14th September 2022
The challenges of personalised content
Cursor Curated Issue 3
Next time you open up your Netflix account, take a moment to consider how it looks. Note how your favourite genres are neatly stacked over one another. How new recommendations are always front and centre. You might even spot how your best-loved shows have different artwork.
Personalisation isn’t just a quirk of good design; it’s an essential part of your marketing strategy. Today’s discerning consumers have come to expect personalised content at every touchpoint. A first name in an email. A customised app dashboard. Gamification of their progress.
As consumers become more fickle – after all, there is always another competitor waiting in the wings – marketers need to step it up. According to the Next in Personalisation 2021 report, 71% of consumers expect personalised interactions. More than three-quarters get frustrated when that doesn’t happen.
Personalisation in the wild
On top of the methods mentioned above, we might see personalisation in formats like:
- Customised landing pages
- Milestone notifications
- Behaviour-based alerts
- Targeted promotions
- Visual reports.
Of course, personalisation comes with its challenges: namely data quality, cross-channel delivery and real-time delivery. But done right, it can offer us opportunities to develop the customer experience with improved interactions and one-to-one communication at scale.
The challenges of personalisation
As the privacy and personalisation paradox continues to plague marketers, getting the process right isn’t always easy. The first issue to address is data quality.
We’ve talked about getting insights from customer data before – and our personalisation can only be as good as the data we have.
To identify good data, it helps to spot what counts as bad. It may be outdated, irrelevant or even incorrect. It’s also time to move away from third-party data and stick to first, particularly as Google has announced its depreciation of third-party cookies.
Don’t be fooled into thinking quantity = quality either. We need to segment and identify the best value data to make it work for us. And of course, there is compliance to consider – ensuring systems are secure and in keeping with GDPR.
Never has the customer journey been as fragmented as it is today. On average, users will communicate with businesses on 10 different channels – and can switch between three devices to complete one task.
So, how can we reach them on all touchpoints? We need to develop a 360 view of our customers – identifying how they interact with different channels such as email and mobile apps. This helps to create a customer dataset based on behaviours, which can be used across all platforms.
This consolidated dataset will only work in your favour if you can deliver in real-time. Allow your systems to collect data live, but make sure it’s set up correctly. If your data is not configured correctly, then problems will arise in real-time too – such as irrelevant notifications.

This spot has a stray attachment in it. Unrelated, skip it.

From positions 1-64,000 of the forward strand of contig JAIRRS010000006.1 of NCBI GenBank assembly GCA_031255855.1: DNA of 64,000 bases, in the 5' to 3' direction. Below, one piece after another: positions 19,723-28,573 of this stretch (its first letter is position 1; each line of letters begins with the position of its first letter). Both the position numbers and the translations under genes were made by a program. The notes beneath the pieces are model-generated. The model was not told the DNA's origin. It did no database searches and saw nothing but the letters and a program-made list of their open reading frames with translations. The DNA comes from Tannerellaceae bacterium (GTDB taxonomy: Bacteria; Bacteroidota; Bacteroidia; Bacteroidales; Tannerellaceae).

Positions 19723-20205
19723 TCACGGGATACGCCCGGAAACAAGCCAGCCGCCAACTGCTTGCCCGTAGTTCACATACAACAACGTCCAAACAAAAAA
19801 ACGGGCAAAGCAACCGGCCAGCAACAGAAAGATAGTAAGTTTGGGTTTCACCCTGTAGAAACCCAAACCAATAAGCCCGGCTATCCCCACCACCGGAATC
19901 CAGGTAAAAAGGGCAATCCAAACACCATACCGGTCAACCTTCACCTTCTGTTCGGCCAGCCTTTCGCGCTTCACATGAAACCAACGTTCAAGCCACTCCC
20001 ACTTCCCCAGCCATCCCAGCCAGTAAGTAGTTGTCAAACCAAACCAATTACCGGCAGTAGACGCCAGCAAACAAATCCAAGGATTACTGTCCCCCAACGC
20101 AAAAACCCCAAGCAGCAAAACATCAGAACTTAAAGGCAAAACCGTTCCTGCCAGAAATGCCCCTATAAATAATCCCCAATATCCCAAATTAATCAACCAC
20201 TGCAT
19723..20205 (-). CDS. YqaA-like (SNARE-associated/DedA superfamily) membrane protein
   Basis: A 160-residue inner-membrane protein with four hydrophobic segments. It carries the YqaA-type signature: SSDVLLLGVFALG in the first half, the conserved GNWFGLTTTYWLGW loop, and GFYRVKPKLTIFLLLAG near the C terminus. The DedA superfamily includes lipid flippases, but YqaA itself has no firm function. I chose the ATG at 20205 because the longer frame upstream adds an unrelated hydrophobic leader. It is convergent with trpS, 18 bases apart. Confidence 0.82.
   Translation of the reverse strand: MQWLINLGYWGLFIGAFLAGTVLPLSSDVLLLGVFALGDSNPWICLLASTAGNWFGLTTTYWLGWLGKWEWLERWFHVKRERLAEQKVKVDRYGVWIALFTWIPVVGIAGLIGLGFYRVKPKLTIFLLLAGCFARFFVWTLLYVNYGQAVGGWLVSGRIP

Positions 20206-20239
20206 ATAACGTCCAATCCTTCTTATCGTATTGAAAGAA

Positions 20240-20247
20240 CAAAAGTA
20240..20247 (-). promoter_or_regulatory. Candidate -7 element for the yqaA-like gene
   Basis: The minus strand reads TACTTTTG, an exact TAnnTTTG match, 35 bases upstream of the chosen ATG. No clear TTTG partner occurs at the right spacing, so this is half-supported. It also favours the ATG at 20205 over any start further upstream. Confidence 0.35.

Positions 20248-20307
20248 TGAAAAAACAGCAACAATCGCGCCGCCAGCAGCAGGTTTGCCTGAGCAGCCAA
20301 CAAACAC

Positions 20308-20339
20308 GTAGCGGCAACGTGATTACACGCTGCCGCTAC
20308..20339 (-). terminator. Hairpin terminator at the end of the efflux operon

Multiple content requirements
A different personalisation option for every scenario is a huge drain on resource, both from content teams and testers. Rather than restricting content, we should promote or prioritise content based on personalisation. If customer Y does X, then Z alert will work best and so forth.
Opportunities to optimise your personalisation
Not only do today’s customers expect personalisation; they’re also more likely to return if their content is tailored. This is especially pertinent in the online learning environment. In one study, supported personalised learning was found to have a “statistically significant” positive effect on students.
So, how can we make the most of the opportunities available to us?
Creating personalised learning experiences
Personalised learning experiences involve tracking progress and assigning content based on this. We can start with personalised dashboards, pointing users down different learning paths. Later, we might offer learning based on course completion and personal attributes, such as users’ roles or interests.
To encourage communication, collaborative learning features are essential. Consider tools like forums to promote social interaction on your platform.
Enabling one-to-one communication at scale
Whether you have 1 or 1 million members, personalisation allows you to deliver one-to-one experiences at scale. Users will feel valued knowing their content and dashboards have been tailored to their progress. In return, we see increased user engagement and loyalty.
Improving interactions and engagement
The material benefits of personalisation include higher revenue through better user experiences. We see increased retention and conversion rates – with up to 25% revenue lift, depending on the sector. In a study on mobile interaction, users became more loyal thanks to ease of use and increased trust through personalisation.
Making it personal: key takeaways
While personalisation and targeting at scale may seem like chalk and cheese, we can work with both. The best practices for optimisation should always be:
- Use quality data
- Develop a 360 view of customers
- Allocate resource based on personalisation
- Consider the user experience throughout the design process.
We all like to feel special. By leveraging technology, we can make our customers feel unique and watch them return time and again.